of the American Society for Information Science and Technology          Vol. 28, No. 5         June / July 2002

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Three Down and Yet More to Come: A Report from the IA Summit 2002

by Andrew Dillon

Andrew Dillon is dean of GSLIS at the University of Texas at Austin. He can be reached at adillon@gslis.utexas.edu

The third ASIST Summit on Information Architecture (IA) was held in Baltimore this March, and the attendance more than confirmed the sustainability of the field. Over 250 people turned up for the weekend events and a lively exchange of ideas and opinions persisted after the formal sessions and into the evening hours (copies of many of the presentations can be found at: www.asis.org/Conferences/Summit2002/iapapers.html).

The theme of this year's summit was "Refining our Craft" and the tone was set early on to move discussions beyond definition or role descriptions towards a more in-depth examination of where we currently stand after several years of effort. I made the point in the opening address that the notion of craft is more complicated than many people initially think. Compared to engineering processes, craft is more typically considered to avoid the separation of design from manufacture. Clearly, IAs might well carve the development process into several stages but, like most software design processes, it is only through embodiment of ideas that the design problem is fully understood, and locking ourselves into a pre-determined specification is a recipe for a poor final product.

Other notions of craft incorporate the concern for producing functional artifacts and the possibility of materials serving a dual purpose as both building block and tool. These aspects were also evident in many of the talks, most noticeably the detailed case studies that were a feature of the summit. Each case was given an hour and while the parallel tracks meant the audience had to make a choice, I moved through them in rotation and was delighted to hear the presenters reveal that their experiences were not all positive. Yes, real life design has problems, and mistakes are an inevitable part of the process.

The major talking point of the summit was a comment (and invitation) by the keynote speaker, Steve Krug, who stated that research into user experience tended only to prove the obvious and was of little use to practitioners such as himself. Naturally this stirred the academics among us (myself included) who feel that our research is often poorly understood or, worse, ignored by practitioners and in the response session, where a panel of "experts" gave their reactions to the address, this comment sparked a dialog that would not fade with the weekend but bled over into the SIGIA list the next week.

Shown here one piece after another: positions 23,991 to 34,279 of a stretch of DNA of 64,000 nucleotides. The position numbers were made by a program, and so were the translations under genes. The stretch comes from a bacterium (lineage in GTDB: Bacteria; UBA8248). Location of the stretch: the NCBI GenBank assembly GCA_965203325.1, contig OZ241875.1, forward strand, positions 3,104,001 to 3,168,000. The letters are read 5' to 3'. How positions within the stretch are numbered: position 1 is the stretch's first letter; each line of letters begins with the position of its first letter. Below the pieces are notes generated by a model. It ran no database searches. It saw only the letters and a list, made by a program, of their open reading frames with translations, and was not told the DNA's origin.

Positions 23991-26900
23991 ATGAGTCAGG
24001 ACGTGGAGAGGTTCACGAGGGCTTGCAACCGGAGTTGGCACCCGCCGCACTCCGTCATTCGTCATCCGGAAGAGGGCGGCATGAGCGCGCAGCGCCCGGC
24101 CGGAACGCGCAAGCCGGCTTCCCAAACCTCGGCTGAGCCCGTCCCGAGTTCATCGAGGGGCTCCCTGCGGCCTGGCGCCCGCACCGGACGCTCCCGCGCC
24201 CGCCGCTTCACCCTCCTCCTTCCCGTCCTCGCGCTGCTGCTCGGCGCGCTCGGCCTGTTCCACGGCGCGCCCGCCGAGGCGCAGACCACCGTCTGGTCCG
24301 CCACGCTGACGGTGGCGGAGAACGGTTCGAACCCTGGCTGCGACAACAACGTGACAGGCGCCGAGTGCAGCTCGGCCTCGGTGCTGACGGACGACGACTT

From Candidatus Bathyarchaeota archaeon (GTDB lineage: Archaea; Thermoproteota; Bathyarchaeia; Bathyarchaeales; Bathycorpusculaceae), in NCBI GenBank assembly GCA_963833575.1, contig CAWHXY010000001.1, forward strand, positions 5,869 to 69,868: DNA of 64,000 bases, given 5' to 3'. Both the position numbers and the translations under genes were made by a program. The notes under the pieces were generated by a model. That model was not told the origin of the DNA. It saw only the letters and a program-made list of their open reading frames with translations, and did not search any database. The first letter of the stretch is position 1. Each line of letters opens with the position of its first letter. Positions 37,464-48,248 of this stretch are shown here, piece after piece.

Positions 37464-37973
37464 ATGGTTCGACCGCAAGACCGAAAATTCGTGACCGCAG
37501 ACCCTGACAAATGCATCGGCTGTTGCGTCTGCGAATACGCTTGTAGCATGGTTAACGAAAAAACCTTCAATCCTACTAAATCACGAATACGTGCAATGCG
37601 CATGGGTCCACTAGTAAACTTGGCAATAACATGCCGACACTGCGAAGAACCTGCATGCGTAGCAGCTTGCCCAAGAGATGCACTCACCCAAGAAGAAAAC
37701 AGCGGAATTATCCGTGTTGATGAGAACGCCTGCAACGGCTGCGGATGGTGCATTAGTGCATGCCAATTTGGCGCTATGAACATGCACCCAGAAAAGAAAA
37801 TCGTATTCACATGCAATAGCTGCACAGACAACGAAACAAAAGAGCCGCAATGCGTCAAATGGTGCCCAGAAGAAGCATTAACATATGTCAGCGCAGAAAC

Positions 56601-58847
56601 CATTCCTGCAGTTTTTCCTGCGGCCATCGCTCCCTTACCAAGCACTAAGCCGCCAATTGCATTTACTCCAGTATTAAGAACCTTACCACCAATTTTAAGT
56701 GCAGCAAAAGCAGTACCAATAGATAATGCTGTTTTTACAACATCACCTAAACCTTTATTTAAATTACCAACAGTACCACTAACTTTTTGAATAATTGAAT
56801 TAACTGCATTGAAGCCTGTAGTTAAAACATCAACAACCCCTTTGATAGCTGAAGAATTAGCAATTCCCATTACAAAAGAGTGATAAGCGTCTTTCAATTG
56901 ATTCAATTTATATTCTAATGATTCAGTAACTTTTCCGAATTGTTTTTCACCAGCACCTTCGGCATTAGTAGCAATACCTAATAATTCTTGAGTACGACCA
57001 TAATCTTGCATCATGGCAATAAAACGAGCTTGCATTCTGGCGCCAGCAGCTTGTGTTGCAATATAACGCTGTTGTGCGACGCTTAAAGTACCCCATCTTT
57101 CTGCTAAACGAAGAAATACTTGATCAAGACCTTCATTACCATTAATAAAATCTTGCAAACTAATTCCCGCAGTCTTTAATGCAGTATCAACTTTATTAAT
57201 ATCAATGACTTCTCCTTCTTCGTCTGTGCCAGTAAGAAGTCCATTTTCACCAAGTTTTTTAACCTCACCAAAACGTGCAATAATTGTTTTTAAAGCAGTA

Most interesting for me was the response of the participants at-large to this topic. Research was defended by many in the practitioner community as essential to the development of the field. How true this is but how rare for a practitioner community to so clearly see this. Once more, the IA community shows itself a little more cultured in their understanding of issues than others. Perhaps this is goodwill borne of optimism, and we shall see a more cynical view emerge in time.

But Steve struck a chord that resonated at length and raised many related issues such as what is the purpose of research, what is the difference between proof and evidence, and when are findings that appear to be obvious really telling us more than common sense? Furthermore, where is the real research base of IA? The field borrows so heavily from other disciplines that it is hard to identify anything that is uniquely IA. For sure, this is a theme that is to be included in a future summit.

And future summits there will be. The ASIST Board agreed that we should have another. This will be the fourth and it will be chaired by Christina Wodtke of CarbonIQ.com fame.  For a field that questioned its own existence in 2000, that is progress. As Peter Morville noted in his talk, there are many species of IA professionals emerging across the information ecologies of contemporary organizations, and one hopes, as one audience member noted, that we can continue to get along.

The summit also marked the maturity of IA in a more formal way. The Education and IA panel provided details of the formal degree in IA being offered by Kent State, and the special issue of JASIST on IA is to be published in September. A dedicated Web publication "Boxes and Arrows" (see http://www.boxesandarrows.com/ ) was also announced, and they even have a review of the summit up there for you to get the blow-by-blow account of the weekend's events. More books on IA than one could read in a year seem to be in the pipeline too. In short, IA has developed a community identity with all the trappings that entails. In a year when other conferences are canceling or reporting record low attendance, the success of the summit really is a tribute to the membership who have stayed the course and retained their enthusiasm for the convergence of ideas under the IA label. Another year, another IA summit; it is almost becoming normal!

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